Let's Talk Selfies

Salad and AstroTurf: an Indoor Picnic about Selfie Culture

Is there more to selfies than vanity? Portland artist Leslie Vigeant opens it up to debate.

By Rebecca Jacobson July 14, 2016

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Selfies. You may sneer as you read the word, but the truth is you’ve probably taken selfies almost as often as you’ve decried their very existence. But is there more to taking your own picture over and over and over again than narcissism and vanity? Is it a privilege to take (or see) a selfie? Who’s the audience? Can taking and posting a selfie be a political act?

These are the sorts of questions currently swirling through Leslie Vigeant’s mind. Vigeant, a Portland artist whose show at Soltesz Fine Art explores the often-unrealistic beauty expectations women face, is preparing to host what she’s calling “an indoor picnic where critical inquiry is the main course”—a chance for her to open up those questions about selfie culture to the public.

We sat down with Vigeant to talk salad, the trompe l’oeil effect of social media, and her complicated feelings about selfies. 

First, can you tell me more about your current show?

I was thinking about the trompe l’oeil effect of social media and the idea of the façade. [In this show] I have oil paintings that look like neon lights. There’s this big print that looks like a landscape, but when you get up close there are all these abrupt lines where you can see that it’s a really bluntly digital collage/faux landscape thing. There are these lights that look like grow lights, but they’re not giving off heat. There’s all this hair that looks like human hair but it’s actually synthetic. And then there’s this huge array of plants, and most of them are real, but some of them are fake. I wanted to have this real give-and-go between what you assume when you see something, and the reality when you actually look at it. And there’s a lot of AstroTurf, which looks like grass but isn’t. And some of it is scented, which is ridiculous. It’s kind of piney—I think it’s going for the fresh-cut scent.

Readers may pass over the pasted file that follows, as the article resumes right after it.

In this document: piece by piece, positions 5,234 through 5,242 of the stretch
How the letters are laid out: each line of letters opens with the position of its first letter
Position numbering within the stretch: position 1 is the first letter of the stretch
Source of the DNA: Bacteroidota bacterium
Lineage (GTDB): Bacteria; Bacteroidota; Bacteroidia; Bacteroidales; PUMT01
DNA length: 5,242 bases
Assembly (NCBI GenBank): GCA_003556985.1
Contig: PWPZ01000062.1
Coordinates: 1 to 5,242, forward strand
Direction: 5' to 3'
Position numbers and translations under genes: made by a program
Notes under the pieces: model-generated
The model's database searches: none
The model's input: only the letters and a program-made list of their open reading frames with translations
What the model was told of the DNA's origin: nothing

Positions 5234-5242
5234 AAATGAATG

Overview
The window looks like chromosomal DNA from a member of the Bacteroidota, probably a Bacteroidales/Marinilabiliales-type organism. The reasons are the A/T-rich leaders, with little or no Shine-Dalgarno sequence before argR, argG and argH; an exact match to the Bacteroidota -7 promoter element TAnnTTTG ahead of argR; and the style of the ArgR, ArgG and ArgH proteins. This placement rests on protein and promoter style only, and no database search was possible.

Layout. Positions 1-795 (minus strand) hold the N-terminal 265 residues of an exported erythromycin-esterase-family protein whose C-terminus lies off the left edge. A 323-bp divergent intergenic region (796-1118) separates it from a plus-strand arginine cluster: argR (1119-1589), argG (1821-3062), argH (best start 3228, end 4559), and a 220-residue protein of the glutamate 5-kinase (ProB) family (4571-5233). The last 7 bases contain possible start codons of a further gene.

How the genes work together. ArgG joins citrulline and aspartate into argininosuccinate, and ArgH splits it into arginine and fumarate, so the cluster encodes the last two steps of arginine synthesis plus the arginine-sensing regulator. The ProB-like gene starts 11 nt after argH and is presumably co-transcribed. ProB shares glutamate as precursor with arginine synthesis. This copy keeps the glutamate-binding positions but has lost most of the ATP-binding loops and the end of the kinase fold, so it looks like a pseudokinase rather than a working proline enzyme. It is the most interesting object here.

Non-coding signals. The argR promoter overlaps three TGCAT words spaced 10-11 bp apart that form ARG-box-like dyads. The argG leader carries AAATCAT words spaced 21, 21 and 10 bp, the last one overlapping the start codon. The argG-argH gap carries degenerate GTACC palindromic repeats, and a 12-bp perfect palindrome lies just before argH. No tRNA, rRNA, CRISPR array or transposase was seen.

On to this picnic—why salad?

I really wanted to have huge bowls of salad. Cash & Carry has these huge stainless steel bowls, and for months I’ve been like, what can I do with these bowls? A lot of the show is about the pressures society places on women, so I was thinking about body issues, and salad, and how you’re supposed to eat salad when you’re dieting. But how much salad is too much salad? How much is a disgusting amount? So I’m going to have huge bowls of salad with people eating communally out of them. Mixed greens, I think, with olive oil and vinegar.

How do you hope the conversation plays out?

The mode in which this conversation is happening is based off a long-table discussion. It’s a feminist format—it’s very diplomatic, everybody’s even. If you don’t want to talk, you don’t have to talk. If you want to talk, you can talk. I’m going to use the AstroTurf as the table and set it up as a picnic. Everyone will get a fork, a pen, a cocktail napkin, and the guidelines for engagement. I’m going to take floral blankets, picnic-style, and place them around the AstroTurf and ask people to sit with me. I don’t have any answers! I think it’s fun to be sexy but I also think it can objectify you. I definitely am rolling around in all of that.

I don’t want this to be a hatefest. We’ve all had that conversation a billion times with our friends. What are the positive parts of this culture, and how can we be using it? 

What’s your own take on selfies?

I feel totally split about them. I think they can be great and body-positive, and they can be great for artists and self-promotion. And I do think they can be political tools—a lot of artists use them that way, especially some young female artists. I read this Huffington Post article that mentioned the "art hoe" movement: “The crusade implores young women of color and other marginalized individuals to take control of their image, shift paradigms, and define blackness on their own terms—via the selfie.”

It’s a total double-edged sword. I’ve definitely had the experience where I see selfies and they make me hate myself, but then I’ve also had the experience where I see one and it’s like, yeah girl, you get it! 

Do you take or post selfies? 

I do. Not that often. But I’m not going to say I haven’t. What’s the difference between someone else taking a picture of you and you posting it? 

"Salad, the Selfie, and the Self" is at Soltesz Fine Art at 6 p.m. on Thursday, July 13.

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